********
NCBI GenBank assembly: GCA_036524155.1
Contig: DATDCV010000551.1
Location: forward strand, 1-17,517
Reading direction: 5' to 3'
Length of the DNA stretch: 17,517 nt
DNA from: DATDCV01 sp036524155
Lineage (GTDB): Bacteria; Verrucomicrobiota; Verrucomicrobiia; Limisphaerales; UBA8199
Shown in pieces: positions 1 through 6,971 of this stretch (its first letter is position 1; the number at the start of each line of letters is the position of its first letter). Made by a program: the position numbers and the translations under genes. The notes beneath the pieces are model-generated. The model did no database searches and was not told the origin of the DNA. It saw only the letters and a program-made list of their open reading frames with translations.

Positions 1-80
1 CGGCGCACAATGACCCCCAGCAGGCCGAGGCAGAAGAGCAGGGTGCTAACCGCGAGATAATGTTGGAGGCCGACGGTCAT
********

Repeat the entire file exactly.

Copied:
NCBI GenBank assembly: GCA_036524155.1
Contig: DATDCV010000551.1
Location: forward strand, 1-17,517
Reading direction: 5' to 3'
Length of the DNA stretch: 17,517 nt
DNA from: DATDCV01 sp036524155
Lineage (GTDB): Bacteria; Verrucomicrobiota; Verrucomicrobiia; Limisphaerales; UBA8199
Shown in pieces: positions 1 through 6,971 of this stretch (its first letter is position 1; the number at the start of each line of letters is the position of its first letter). Made by a program: the position numbers and the translations under genes. The notes beneath the pieces are model-generated. The model did no database searches and was not told the origin of the DNA. It saw only the letters and a program-made list of their open reading frames with translations.

Positions 1-80
1 CGGCGCACAATGACCCCCAGCAGGCCGAGGCAGAAGAGCAGGGTGCTAACCGCGAGATAATGTTGGAGGCCGACGGTCAT